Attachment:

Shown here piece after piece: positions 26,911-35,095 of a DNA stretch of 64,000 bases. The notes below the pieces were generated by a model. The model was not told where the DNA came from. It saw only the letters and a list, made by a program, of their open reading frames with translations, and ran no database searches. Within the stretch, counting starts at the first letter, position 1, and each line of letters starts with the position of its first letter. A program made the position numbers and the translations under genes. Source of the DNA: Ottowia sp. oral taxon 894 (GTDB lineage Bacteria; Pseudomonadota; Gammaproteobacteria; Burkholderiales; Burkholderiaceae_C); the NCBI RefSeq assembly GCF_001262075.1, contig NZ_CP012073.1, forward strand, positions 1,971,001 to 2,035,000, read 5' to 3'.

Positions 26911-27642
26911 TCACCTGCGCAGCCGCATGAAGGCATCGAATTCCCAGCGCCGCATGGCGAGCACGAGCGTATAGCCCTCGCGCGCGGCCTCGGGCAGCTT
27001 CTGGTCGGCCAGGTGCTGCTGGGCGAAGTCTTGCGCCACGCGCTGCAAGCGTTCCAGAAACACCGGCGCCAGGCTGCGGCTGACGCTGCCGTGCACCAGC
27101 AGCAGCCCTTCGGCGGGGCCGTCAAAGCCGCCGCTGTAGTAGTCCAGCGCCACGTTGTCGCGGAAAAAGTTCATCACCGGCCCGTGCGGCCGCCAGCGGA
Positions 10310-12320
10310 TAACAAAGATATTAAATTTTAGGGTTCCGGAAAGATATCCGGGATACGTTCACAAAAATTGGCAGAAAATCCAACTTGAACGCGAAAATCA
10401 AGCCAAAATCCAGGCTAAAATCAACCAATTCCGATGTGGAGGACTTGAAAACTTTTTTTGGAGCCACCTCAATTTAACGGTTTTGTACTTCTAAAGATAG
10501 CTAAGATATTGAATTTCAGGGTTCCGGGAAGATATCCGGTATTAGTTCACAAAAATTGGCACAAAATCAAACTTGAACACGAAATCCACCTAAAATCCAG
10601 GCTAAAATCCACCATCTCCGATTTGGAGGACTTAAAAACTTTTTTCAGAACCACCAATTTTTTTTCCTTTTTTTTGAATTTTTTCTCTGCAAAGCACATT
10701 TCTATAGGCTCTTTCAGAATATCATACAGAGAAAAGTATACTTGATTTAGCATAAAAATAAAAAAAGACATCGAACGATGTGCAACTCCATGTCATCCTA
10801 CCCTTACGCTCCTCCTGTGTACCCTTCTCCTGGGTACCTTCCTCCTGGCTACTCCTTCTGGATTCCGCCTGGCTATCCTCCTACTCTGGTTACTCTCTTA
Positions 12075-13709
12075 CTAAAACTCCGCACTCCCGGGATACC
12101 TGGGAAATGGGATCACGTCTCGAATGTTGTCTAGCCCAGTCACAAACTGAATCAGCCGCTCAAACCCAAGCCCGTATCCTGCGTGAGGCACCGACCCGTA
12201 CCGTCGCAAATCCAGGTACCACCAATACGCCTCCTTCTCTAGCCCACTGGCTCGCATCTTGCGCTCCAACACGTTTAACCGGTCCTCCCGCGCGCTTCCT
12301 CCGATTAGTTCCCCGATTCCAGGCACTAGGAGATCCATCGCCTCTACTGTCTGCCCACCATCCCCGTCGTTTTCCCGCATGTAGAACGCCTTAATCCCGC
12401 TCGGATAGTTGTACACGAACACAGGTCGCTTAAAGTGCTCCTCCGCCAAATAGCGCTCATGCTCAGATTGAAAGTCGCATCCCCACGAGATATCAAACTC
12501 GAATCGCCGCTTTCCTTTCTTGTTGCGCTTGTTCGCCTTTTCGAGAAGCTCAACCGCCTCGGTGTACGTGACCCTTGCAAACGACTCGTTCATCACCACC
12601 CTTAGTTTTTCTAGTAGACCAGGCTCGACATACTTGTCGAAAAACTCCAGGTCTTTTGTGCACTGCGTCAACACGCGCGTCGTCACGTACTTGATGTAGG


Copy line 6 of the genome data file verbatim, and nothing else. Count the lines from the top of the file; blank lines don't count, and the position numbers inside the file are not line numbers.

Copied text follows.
Positions 10310-12320